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Case Study: Northeast Louisiana Telephone Company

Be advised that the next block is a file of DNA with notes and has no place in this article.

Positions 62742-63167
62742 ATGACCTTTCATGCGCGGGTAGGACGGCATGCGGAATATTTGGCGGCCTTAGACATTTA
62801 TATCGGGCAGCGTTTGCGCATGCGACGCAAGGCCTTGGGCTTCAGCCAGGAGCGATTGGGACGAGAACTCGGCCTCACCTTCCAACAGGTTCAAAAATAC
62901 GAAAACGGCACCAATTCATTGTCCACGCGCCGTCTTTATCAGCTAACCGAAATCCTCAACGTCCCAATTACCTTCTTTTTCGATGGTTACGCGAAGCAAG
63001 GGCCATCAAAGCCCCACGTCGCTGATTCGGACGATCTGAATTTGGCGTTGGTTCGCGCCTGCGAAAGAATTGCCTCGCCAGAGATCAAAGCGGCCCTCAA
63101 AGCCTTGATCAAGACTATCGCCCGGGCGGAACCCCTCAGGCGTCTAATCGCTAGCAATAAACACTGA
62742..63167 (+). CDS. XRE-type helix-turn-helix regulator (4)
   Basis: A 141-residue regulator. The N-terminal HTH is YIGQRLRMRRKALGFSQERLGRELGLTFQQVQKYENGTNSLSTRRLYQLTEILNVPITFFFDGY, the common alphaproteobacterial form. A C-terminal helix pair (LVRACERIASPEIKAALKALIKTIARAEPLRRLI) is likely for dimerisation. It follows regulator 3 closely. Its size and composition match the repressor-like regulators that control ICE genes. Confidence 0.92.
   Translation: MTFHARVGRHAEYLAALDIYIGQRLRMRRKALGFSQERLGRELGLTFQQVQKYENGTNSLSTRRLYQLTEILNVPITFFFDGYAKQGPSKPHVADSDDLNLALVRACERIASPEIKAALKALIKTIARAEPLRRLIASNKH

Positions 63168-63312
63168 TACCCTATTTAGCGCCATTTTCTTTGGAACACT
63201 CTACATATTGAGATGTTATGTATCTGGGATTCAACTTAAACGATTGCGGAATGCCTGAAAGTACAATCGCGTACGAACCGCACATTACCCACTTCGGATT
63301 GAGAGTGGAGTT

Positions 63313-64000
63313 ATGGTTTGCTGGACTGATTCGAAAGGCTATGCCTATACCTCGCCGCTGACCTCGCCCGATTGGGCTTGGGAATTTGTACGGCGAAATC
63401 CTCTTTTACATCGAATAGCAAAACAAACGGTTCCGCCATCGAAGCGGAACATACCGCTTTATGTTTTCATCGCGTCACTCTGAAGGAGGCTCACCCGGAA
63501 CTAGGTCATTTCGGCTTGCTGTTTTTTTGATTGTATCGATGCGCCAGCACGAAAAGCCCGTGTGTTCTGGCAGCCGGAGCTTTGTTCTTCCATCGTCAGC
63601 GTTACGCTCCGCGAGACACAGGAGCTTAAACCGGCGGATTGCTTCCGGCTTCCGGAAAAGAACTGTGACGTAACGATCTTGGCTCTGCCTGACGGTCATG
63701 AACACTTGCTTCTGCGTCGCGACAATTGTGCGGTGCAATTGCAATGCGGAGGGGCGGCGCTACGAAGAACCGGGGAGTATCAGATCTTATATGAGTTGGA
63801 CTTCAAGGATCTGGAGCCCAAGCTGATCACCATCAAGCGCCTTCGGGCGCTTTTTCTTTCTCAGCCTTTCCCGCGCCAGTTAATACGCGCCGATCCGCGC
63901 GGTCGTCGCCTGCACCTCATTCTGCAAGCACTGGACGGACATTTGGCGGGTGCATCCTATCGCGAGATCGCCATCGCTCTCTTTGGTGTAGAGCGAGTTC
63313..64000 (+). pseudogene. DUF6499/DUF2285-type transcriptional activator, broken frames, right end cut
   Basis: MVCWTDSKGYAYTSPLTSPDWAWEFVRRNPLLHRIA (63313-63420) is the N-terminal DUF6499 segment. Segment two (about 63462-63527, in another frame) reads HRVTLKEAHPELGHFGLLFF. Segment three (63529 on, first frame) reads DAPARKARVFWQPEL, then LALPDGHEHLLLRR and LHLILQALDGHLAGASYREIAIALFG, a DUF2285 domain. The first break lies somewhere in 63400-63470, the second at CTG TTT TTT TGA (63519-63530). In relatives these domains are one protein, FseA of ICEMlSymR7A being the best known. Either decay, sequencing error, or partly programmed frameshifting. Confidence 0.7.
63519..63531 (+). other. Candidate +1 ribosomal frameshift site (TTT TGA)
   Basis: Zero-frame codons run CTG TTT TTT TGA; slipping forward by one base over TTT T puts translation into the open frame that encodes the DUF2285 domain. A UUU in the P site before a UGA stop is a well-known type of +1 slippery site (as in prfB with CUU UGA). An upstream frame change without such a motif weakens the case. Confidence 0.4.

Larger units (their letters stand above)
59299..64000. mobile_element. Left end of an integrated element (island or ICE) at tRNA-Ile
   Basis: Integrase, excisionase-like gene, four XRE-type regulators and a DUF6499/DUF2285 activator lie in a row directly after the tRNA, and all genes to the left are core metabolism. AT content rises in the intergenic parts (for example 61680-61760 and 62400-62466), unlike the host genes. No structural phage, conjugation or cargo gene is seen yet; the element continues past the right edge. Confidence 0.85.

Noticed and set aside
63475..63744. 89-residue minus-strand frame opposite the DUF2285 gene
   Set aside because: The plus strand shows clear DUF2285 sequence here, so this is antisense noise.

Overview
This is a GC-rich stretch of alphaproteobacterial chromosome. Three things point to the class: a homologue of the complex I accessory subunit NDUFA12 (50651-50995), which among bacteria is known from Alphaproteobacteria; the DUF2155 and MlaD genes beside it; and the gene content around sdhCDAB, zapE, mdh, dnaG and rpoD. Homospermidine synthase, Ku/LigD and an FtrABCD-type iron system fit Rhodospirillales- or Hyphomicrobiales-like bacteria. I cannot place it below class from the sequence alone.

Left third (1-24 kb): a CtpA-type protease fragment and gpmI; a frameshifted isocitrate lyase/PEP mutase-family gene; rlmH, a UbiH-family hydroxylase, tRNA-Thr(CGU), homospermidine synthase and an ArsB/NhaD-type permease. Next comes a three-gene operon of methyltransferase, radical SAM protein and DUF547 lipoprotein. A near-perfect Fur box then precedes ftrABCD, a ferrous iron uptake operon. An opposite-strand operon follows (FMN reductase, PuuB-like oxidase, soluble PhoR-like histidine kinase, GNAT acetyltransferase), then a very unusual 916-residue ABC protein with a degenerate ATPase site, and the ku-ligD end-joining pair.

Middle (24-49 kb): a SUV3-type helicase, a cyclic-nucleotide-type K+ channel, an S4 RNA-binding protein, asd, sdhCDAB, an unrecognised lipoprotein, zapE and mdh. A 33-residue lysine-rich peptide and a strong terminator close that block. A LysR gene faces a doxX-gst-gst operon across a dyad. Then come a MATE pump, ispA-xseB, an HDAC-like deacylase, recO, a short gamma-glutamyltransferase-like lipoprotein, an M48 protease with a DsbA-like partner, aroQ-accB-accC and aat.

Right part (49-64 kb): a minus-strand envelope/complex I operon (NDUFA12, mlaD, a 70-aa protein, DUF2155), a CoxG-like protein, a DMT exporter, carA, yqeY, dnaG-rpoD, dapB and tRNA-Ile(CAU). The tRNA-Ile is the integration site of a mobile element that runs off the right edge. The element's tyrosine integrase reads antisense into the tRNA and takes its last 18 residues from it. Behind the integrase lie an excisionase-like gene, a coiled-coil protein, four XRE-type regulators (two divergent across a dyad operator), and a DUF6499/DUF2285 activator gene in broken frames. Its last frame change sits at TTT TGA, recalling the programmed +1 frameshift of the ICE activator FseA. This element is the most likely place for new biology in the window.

When federal agencies set out to expand broadband deeper into the nation’s rural areas as part of the economic stimulus program, the Northeast Louisiana Telephone Company (NELTC) was probably what they had in mind. Located in the rural town of Collinston – with 800 telephone voice customers, along with some cable TV and DSL/Internet subscribers, scattered over a 260 square mile area – NELTC has been a small company facing some big decisions. Much has changed since Mike George’s grandparents helped found the company more than six decades ago. George, who is now NELTC’s Chief Financial Officer, says that he has long been thinking about what that “next-generation” is going to be. “We saw the way things were going, our landline business was dropping a little due to cellphones, we had not much Internet and our current cable plant is an old coax analog system that was actually old when we bought the equipment,” says George. “So we were getting to the point where we had to do something major or shut that part of it down.” About five years ago, George and his colleagues at NELTC began making their move. They joined the Fiber-to-the-Home Council, used the Council’s resources to become more familiar with the process of upgrading to FTTH, and then started planning for the future. “We had been hearing about fiber and what it could do at the old Supercomm show, but of course it was way out of reach financially for us,” he says. “Then the price of fiber and equipment started coming down. And it kind of turned into a no brainer.”With the help of information gained from their Council membership, the company drew up a plan to get fiber into every one of its customers’ homes. They went to the U.S. Rural Utilities Service to get a loan, but couldn’t make it work out.Then, in rapid fashion, came the recession, the Recovery Act and the broadband stimulus programs aimed at expanding connectivity in underserved areas. “When the stimulus package came out, we already had the plan, much of the work was already done. This made the application easier because we already had a lot of it figured out,” says George.“As I like to say, timing is everything.” To boost its chances even further, the company also attended nearly every one of a series of members-only webinars the FTTH Council hosted in 2009 to help its members understand and participate in the broadband stimulus application process. “When you are going through an unknown like that you try to find all the information available to fill in the blanks, and those webinars were very helpful to ensuring that we had all the information we needed,” says George. And, in January 2010, the planning and preparing paid off, as Northeast Lousiana Telephone was awarded a $4.3 million grant and $8.1 million loan to build an FTTH network to serve its regulated territory and provide television and high-speed Internet service to underserved areas beyond its current customer base. When completed, the network will not only provide 20 Mbps up-and-down to meet the community’s current broadband needs, but because it is FTTH the bandwidth provided can be increased over time to meet future requirements without having to swap out the installed fiber. George knows that means a lot to his community and its future. “Our residents here in rural Northeast Louisiana will have a telecommunications service that is as robust as any in the country – and will be able to meet bandwidth demands far into the future. That’s the beauty of going all fiber.” For its part, NELTC will likely double the number of access lines it now serves. And this small telephone company will morph into a 21st century communications provider, providing next-generation connectivity. George credits the FTTH Council with helping him get there. “Our membership in the Council has made it a lot easier to stay ahead of the curve, to know what technologies are coming out and what other people are doing. And that’s always a good thing in a business like this.”